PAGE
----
The $90 million price tag declared by the feasibility study is an estimate of the highest potential cost of the operation if completed within a year. It is also an estimate of the cost of searching the entire area of interest. This is half the cost of the initial assessment done last year, which estimated the search to cost $184 million over a timeline of three years. 

When it comes to whether more money will be made available beyond the $40 million of funds granted remains to be seen. If the funds run dry, there is no plan of action for what the governments are willing to add to the fund for the search. Cambria Harris is sure to hold Premier Wab Kinew to his word. 

“Wab Kinew, in his words, said that we are going to search every cubic metre of Cell 13 where my mother, Morgan and Marcedes are lying.” 

The government released a statement the morning of the press conference stating that the NDP government is dedicated to ensuring the landfill search will happen. The statement mentioned that there is no way to be certain whether the search will be successful, but “We have to try. That’s our commitment to these families.” 

“It’s about showing that our Indigenous women, our Indigenous people, that we’re worth it,” Harris said. “That we’re valued, that we’re loved, and we’re more than worth searching for.” 

The search became a major focal point last summer after the previous provincial government announced they would not be facilitating a search of the landfill for fear of putting those in the search party at risk due to the hazardous materials in the landfill cell of interest. According to Jorden Myran, the sister of Marcedes Myran, then premier Heather Stefanson met with her and other family members the day of the announcement but did not read the feasibility study before telling them the search would not be taking place. Myran described feeling disrespected by the premier as the study made clear the safety protocols to be implemented upon committing to a search.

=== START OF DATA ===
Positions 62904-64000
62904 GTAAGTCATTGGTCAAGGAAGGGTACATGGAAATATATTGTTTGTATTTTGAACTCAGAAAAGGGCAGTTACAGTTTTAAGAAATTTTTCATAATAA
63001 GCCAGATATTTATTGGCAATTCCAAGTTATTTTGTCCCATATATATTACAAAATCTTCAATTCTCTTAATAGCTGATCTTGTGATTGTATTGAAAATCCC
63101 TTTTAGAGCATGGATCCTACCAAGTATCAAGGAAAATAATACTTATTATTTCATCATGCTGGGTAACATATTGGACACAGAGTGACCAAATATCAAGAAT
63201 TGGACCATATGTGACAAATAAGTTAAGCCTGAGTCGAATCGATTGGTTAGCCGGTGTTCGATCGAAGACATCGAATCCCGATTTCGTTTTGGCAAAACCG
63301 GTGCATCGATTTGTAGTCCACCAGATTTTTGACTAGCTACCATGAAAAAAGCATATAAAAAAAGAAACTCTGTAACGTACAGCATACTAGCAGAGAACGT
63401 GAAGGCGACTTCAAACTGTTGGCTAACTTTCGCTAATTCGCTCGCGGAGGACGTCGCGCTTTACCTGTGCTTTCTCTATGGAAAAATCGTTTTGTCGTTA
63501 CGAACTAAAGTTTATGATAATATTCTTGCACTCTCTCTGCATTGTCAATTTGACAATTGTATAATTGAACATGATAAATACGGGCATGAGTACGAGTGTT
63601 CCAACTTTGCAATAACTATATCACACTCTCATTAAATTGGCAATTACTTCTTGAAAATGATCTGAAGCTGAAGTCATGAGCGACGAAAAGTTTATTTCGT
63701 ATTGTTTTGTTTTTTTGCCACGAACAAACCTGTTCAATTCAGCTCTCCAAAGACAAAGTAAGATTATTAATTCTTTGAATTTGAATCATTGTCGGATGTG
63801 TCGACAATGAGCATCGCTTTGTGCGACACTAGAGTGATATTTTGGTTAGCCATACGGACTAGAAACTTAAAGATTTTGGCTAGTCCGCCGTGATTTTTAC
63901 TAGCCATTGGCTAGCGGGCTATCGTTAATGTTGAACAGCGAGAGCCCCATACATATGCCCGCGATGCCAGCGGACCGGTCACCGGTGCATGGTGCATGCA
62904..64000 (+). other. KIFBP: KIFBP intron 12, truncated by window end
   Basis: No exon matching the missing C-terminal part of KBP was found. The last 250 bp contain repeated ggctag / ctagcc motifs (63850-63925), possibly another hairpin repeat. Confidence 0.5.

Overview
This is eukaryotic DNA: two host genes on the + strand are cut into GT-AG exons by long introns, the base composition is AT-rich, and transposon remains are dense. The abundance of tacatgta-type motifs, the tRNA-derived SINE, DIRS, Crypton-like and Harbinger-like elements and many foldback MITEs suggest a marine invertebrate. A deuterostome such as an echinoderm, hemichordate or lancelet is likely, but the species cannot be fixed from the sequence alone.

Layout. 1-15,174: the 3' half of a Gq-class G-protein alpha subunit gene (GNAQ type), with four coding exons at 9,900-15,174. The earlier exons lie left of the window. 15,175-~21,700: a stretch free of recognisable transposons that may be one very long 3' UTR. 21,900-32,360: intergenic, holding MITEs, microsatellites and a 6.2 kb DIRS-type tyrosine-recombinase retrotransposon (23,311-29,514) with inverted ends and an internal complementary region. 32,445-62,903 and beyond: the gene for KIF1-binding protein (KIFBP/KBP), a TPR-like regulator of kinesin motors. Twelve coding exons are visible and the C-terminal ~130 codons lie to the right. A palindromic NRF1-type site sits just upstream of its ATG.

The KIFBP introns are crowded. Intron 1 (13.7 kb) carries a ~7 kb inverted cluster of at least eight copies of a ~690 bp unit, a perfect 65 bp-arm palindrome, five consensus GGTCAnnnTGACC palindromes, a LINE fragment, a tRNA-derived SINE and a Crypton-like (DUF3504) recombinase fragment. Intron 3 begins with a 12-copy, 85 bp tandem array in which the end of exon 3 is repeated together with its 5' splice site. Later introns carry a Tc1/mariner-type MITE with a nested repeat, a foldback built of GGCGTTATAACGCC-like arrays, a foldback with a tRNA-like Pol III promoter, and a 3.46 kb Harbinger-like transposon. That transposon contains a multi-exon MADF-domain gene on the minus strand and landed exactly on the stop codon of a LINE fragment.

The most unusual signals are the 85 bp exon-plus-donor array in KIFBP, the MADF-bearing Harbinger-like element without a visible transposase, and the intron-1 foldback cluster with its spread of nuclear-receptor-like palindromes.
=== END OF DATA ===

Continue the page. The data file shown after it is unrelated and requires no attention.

“In the feasibility study it says that it is safe,” Myren explained to U Multicultural in August. “It just shows that she had her mind made up before we got there. What we said didn’t matter. It didn’t change the way she felt. It was clearly a pointless meeting.” 

Since August, Myran has been camped outside the Canadian Museum for Human Rights in a small tent community, protesting the government’s decision not to search the landfill. Their objective is to stay until the search begins. It is unclear at this point whether they plan to disband the encampment because of the announcement. The camp has been there for eight months. 

The Stefanson government received immense criticism after running advertisements in the Winnipeg Free Press emphasizing its opposition to searching the landfill a week before the provincial election. Former federal minister of Crown-Indigenous Affairs Marc Miller described the Stefanson government’s approach to the search as having “been dealt with in a very heartless way.” 

Manitoba Budget 

The announcement of the $20 million of search funds on behalf of the Manitoba government came the same day the province announced the fiscal year will end at a $2 billion deficit, an increase from $1.6 billion reported in December. This will mark the highest deficit ever seen in Manitoba -other than during the COVID pandemic. Finance Minister Adrien Sala has accused the former PC government of causing such a deficit because of health care promises which were not accounted for by the Stefanson government last year. 

“The increases in health care expense were spurred by decisions made by the previous government but were unbudgeted,” Sala said. 

PC finance critic Obby Khan rejected the claim, suggesting the current government is exaggerating the actual figures of the deficit. 

– Matthew Harrison, U Multicultural